OFCCP Issues Proposed Regs on Annual Equal Pay Report - American Society of Employers - Anonym

OFCCP Issues Proposed Regs on Annual Equal Pay Report

The Office of Federal Contract Compliance Programs issued its proposed regulations for an Annual Equal Pay Report on August 8th.   These proposed regulations were required as directed by the Presidential Memorandum — Advancing Pay Equality through Compensation Data Collectionthat President Obama signed on April 8th.  The regulations run only five pages but include over 146 pages of discussion.  The following is a very brief summary of the proposed regulations:

The Equal Pay Report must be filed by each prime contractor and first-tier subcontractor that is required to file the EEO-1 Report(s) with the Joint Reporting Committee. They must have more than 100 employees and a contract, subcontract, or purchase order amounting to $50,000 or more covering a period of at least 30 days, including modifications.  This means the universe of those having to report in the Equal Pay report will be limited. For example, tier-two suppliers and universities will not be required to report. 

The Equal Pay Report, with instructions and supporting statement, was released by the OFCCP on Monday, August 11.

Each contractor required to report will submit the Equal Pay Report electronically through OFCCP’s web-based filing system (not yet designed). Filing would be similar to the filing of the EEO-1 report by location or establishment, but there will be no consolidated reporting required. 

The data to be provided is summary information on compensation paid to employees, as contained in the W-2 form, by sex, race, ethnicity, and specified job categories. Other required data points include hours worked and the number of employees who worked for the employer during the previous year (even if only for one day).  Therefore, the headcount of employees will not likely match the contractor’s EEO-1 report headcount or even the Affirmative Acton Plan headcount.

The OFCCP is using EEO-1 job categories as an “effort to harmonize” it with the EEO-1 report.

The use of W-2 information may also be misleading because it will likely encompass more than base pay.  Per the OFCCP, “[t]he pay practices would not just include salary but incentives or other earnings opportunities.  OFCCP can use the representation data in EEO-1 reports to identify potential hiring or affirmative action violations, but cannot provide insight into potential compensation violations.”   On the other hand, OFCCP is not proposing that contractors provide data on “factors” that affect compensation.

Hours worked will be an aggregate report by EEO classification for non-exempt employees, and for exempt employees only if tracked by the employer. 

The OFCCP indicated that its extensive data collection will enable it to do analysis and to “establish industry standards.”  Further, it believes the data, which will be available to contractors, will encourage them to conduct their own analyses and self-correct violations or potential violations.  OFCCP may publish aggregate information on compensation data collected from the Equal Pay Report, such as ranges or averages by industry, labor market, or other groupings. But it will do it only in such a way as to not reveal any particular establishment’s or individual employee’s data.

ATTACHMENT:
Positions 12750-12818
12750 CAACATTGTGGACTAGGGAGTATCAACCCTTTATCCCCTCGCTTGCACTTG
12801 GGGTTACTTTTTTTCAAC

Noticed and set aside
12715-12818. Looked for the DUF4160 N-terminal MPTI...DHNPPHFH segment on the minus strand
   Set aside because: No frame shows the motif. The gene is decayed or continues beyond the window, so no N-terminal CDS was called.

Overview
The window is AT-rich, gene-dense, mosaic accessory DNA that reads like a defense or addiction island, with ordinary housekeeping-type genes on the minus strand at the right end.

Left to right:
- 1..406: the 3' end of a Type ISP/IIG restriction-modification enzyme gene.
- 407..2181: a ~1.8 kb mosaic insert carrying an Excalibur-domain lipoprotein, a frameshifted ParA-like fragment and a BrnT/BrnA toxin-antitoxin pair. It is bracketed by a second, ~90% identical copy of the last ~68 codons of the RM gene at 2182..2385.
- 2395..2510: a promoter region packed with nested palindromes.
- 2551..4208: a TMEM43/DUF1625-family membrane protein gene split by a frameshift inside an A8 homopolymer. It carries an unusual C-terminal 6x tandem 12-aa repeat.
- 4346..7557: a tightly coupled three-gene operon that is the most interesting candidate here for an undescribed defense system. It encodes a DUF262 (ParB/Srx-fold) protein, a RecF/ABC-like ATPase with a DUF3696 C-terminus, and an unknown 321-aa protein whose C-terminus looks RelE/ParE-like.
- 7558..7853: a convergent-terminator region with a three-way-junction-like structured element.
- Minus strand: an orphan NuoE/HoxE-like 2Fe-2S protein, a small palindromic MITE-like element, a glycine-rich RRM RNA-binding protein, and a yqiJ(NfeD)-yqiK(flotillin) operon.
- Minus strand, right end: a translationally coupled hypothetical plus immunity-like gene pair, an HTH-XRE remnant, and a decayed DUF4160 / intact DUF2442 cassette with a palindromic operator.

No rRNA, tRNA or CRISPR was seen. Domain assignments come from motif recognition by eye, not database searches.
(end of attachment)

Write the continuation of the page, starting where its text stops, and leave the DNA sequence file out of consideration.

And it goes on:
Contractors would be required to keep their Equal Pay Reports for a period of at least two years from the date they made the report.  This provision may conflict with the three-year recordkeeping requirement of the Veteran and Disabled regulations.

OFCCP will treat information contained in the Equal Pay Report as confidential to the maximum extent the information is exempt from public disclosure under the Freedom of Information Act, 5 U.S.C. 552. OFCCP’s practice is to not release contractor data where: (A) The contractor is still in business; and  (B) The contractor indicates, and it is determined through the DOL’s review process, that the data are confidential and sensitive and that the release of data would subject the contractor to commercial harm.

OFCCP anticipates that it will conduct approximately the same number of audits under this rule as it has in the past few years–approximately 4,000 per year.

The proposed rule requires prospective contractors to represent whether they have complied with all requisite reporting as part of the bidding pre-award process.  This would include the proposed Equal Pay Report if they currently are Federal contractors or subcontractors.

Finally, OFCCP will be requesting public comment on the advantages and disadvantages of piloting the Equal Pay Report, the extent its prior work with the Equal Opportunity Survey satisfies the purposes of a pilot, and the design of a pilot of the Equal Pay Report. 

The agency expects that running a pilot would likely take 18-24 months. In other words, full implementation of the Equal Pay Report will not likely occur before a new administration office takes office in 2017.

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